• ISBN-13: 978-0061449154
  • Product Dimensions: 5.5 x 1.6 x 8.2 inches
  • Shipping Weight: 1 pounds (View shipping rates and policies)
  • Average Customer Review: 4.7 out of 5 stars  See all reviews (885 customer reviews)
  • Amazon Best Sellers Rank: #611,249 in Books (See Top 100 in Books)

Customer Reviews

Top Customer Reviews

Format: Hardcover Verified Purchase
This series was technically YA. Being 68 doesn't stop me from reading the good YA stuff despite it's penchant for romance. I thought that Gone was an excellent book. As the next book was released, I expected the "mid-series" weakness. Instead, I found that I liked the book even better. And so on through book 5, Fear which is even more adult and more breath-taking than it's predecessors.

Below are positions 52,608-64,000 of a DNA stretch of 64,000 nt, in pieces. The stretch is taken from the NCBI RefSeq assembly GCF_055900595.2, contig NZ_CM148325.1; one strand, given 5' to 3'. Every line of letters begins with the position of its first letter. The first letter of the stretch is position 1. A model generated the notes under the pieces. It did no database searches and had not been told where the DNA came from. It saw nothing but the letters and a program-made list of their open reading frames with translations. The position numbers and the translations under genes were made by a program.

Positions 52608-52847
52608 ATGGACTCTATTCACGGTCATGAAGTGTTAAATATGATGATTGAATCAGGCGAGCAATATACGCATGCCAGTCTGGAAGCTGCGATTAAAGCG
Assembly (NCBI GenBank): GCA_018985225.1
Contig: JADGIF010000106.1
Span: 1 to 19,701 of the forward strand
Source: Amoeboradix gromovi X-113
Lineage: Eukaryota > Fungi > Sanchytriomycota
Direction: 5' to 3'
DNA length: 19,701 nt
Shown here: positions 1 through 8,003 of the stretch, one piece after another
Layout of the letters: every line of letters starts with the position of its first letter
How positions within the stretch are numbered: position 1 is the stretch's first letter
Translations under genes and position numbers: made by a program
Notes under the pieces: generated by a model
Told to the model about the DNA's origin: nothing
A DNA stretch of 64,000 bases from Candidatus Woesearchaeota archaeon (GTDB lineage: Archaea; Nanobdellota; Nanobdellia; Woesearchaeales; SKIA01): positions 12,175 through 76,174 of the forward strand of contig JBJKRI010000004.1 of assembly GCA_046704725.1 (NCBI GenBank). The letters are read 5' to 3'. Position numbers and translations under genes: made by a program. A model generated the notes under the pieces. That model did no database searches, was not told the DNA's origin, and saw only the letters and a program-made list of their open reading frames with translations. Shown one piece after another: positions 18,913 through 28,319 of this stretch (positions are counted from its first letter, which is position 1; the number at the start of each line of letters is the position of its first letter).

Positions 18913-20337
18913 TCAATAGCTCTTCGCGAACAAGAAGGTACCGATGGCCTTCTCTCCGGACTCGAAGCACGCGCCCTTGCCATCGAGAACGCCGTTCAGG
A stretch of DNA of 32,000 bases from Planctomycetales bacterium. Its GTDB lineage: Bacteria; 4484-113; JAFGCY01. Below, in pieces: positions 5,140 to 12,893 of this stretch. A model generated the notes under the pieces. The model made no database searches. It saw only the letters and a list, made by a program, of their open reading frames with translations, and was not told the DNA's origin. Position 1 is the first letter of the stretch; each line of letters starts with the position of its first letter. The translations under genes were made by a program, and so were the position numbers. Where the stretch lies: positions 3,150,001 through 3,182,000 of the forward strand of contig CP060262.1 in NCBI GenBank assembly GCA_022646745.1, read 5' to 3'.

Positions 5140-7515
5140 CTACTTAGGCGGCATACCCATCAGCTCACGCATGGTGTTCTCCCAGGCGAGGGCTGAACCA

In principle, I hate that authors can't seem to tell a story in 250 pages anymore and that everything is a trilogy or more. Fear has made me change my mind, now I'm living in Fear that the next book will be the final one and I wqon't be able to find anything as good to read.

I'm listing what I consider a few of my favorite books to give you a frame of reference for what I love. The tension, the pacing, the mind boggling imagination. If you liked these, you'll love this series. Let me add that the Gone series should be read in its correct order.

Altered Carbon: A Takeshi Kovacs Novel (Takeshi Kovacs Novels)
The Hunger Games
Uglies (The Uglies)
The Blade Itself (The First Law: Book One)

So, really 5 stars for every book and for this incredible series. I see the author has a new series starting BZRK and I'll be buying it with confidence.
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Format: Kindle Edition Verified Purchase